The case for how big companies can be disruptive

How can large companies ensure they aren’t left in the dust by nimble start-ups? (Mark Lennihan/AP)

The traditional thinking on innovation is that being a large company hurts more than it helps. Radical new ideas are more likely to emerge from small start-ups that are less restricted by bureaucracy.

Ben Horowitz, who co-founded the prominent venture capitalist firm Andreessen Horowitz, sums it up well: “Big companies have plenty of great ideas, but they do not innovate because they need a whole hierarchy of people to agree that a new idea is good in order to pursue it. If one smart person figures out something wrong with an idea — often to show off or to consolidate power — that’s usually enough to kill it.”

In a report released Monday — “From Digitally Disrupted to Digital Disrupter” — Accenture challenged that notion, and suggested that in the coming years traditional companies will emerge as big innovators in the digital world:

If the last decade has been seen as the playground of the digital start-ups—overnight sensations such as Instagram and Twitter, Zipcar and YouTube, TripAdvisor and Airbnb — then the coming decade will see the emergence of the traditional companies as digital giants.

Accenture chief technology officer Paul Daugherty says he’s seeing a mind-set change as companies put a priority on digital skills and experience, which is creating different results.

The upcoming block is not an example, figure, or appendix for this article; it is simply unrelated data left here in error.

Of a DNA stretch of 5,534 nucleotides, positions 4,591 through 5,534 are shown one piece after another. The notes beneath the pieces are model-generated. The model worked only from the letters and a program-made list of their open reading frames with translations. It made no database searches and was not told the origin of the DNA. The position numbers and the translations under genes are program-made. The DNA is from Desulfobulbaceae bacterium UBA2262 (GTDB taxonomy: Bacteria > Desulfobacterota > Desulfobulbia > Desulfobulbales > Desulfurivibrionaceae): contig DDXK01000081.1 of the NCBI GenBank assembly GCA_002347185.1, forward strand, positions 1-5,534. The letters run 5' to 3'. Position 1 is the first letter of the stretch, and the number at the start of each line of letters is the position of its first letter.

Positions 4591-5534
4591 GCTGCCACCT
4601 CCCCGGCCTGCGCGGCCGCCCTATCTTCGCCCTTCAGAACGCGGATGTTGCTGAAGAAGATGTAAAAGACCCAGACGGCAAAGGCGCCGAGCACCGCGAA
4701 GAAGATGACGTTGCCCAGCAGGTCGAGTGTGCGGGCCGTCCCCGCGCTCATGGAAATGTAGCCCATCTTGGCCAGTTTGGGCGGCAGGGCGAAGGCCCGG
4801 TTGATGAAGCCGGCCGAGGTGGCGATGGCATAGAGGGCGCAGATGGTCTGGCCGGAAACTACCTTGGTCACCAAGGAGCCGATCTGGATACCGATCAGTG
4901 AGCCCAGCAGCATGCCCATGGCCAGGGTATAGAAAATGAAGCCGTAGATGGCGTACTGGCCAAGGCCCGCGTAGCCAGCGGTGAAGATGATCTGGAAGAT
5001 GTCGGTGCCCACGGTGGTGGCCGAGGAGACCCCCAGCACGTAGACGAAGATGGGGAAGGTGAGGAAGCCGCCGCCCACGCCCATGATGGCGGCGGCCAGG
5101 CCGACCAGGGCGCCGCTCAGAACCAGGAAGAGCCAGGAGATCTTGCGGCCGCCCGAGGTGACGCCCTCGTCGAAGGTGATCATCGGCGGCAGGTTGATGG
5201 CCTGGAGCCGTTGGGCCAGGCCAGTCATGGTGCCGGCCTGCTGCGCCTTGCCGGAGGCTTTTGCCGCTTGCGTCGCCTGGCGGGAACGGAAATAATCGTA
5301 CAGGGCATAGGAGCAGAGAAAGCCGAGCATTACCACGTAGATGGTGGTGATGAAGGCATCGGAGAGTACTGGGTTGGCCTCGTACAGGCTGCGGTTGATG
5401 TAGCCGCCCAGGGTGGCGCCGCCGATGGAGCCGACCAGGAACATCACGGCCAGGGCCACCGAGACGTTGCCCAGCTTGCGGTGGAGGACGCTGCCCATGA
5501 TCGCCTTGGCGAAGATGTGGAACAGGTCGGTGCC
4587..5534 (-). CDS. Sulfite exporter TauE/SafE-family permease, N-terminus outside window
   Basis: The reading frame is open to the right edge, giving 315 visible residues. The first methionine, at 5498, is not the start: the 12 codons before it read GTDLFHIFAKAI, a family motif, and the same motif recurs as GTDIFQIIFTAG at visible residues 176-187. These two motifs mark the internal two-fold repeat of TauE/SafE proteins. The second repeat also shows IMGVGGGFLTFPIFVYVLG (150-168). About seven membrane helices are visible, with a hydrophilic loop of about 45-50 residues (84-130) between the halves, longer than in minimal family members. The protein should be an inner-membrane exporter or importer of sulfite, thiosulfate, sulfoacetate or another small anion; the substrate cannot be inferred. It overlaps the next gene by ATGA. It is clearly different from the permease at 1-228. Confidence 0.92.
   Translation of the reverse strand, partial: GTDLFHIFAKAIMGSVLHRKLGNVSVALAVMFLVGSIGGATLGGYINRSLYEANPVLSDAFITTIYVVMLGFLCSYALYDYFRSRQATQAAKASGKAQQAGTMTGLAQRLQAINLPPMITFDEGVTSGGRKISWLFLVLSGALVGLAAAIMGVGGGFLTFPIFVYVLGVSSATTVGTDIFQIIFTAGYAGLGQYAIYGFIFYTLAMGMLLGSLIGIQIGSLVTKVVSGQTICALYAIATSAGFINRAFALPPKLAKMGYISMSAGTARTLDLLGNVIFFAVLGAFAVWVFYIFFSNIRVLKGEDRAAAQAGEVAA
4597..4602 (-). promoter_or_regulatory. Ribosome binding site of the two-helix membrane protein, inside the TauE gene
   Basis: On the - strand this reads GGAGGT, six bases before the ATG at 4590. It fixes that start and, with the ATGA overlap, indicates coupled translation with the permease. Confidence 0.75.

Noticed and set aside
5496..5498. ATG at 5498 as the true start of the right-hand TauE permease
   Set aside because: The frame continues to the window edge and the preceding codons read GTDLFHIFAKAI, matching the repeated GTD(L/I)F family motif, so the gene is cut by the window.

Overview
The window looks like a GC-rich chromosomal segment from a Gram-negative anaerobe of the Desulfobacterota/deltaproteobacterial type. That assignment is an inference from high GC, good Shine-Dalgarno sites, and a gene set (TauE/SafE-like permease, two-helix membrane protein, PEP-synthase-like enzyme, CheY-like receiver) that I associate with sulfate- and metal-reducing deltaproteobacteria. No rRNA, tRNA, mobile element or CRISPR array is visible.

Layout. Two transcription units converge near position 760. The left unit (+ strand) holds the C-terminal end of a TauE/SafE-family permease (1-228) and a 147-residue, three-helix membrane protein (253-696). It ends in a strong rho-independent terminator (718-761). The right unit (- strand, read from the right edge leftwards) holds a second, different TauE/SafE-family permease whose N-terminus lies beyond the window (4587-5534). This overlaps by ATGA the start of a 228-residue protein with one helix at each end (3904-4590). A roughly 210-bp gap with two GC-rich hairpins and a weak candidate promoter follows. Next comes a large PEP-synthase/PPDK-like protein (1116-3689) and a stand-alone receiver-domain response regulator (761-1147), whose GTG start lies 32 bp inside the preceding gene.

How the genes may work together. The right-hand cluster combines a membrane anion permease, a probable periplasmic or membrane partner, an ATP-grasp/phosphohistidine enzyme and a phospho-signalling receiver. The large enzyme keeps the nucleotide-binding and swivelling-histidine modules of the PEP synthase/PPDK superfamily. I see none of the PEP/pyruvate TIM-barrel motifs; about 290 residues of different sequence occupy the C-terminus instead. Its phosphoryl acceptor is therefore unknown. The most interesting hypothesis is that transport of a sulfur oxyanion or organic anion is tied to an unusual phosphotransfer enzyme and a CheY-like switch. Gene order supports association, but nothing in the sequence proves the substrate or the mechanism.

“If I look back over the last couple years the large organizations were a little on their back foot with respect to digital,” Daugherty said. “We do see a change in the way big companies are approaching digital — really incorporating it into their core strategies of what they’re doing.”

Daugherty pointed to the example of Tesco, the largest food retailer in Britain. It has created a digital super market in an airport, streams online entertainment and sells its own tablet. And there’s Disney, which is changing the theme park experience through wristbands that will help visitors avoid long lines and receive other perks. General Motors has opened the APIs around OnStar which has led to RelayRides, a ZipCar competitor.

While Daugherty acknowledges start-ups will still disrupt some large players, he says big companies are positioned to change the world in their own way.

“If you think about digital and the potential of it, scale matters,” Daugherty said. “… Like other revolutions, the large organizations do adapt and change their business models, elevate assets and drive the innovation.”

Matt McFarland is the editor of Innovations. He's always looking for the next big thing. You can find him on Twitter and Facebook.



Success! Check your inbox for details. You might also like:

Please enter a valid email address

See all newsletters

Show Comments

Sign up for email updates from the "Confronting the Caliphate" series.

You have signed up for the "Confronting the Caliphate" series.

Thank you for signing up
You'll receive e-mail when new stories are published in this series.
Most Read National



Success! Check your inbox for details.

See all newsletters

Next Story
Dominic Basulto · January 28, 2014

To keep reading, please enter your email address.

You’ll also receive from The Washington Post:
  • A free 6-week digital subscription
  • Our daily newsletter in your inbox

Please enter a valid email address

I have read and agree to the Terms of Service and Privacy Policy.

Please indicate agreement.

Thank you.

Check your inbox. We’ve sent an email explaining how to set up an account and activate your free digital subscription.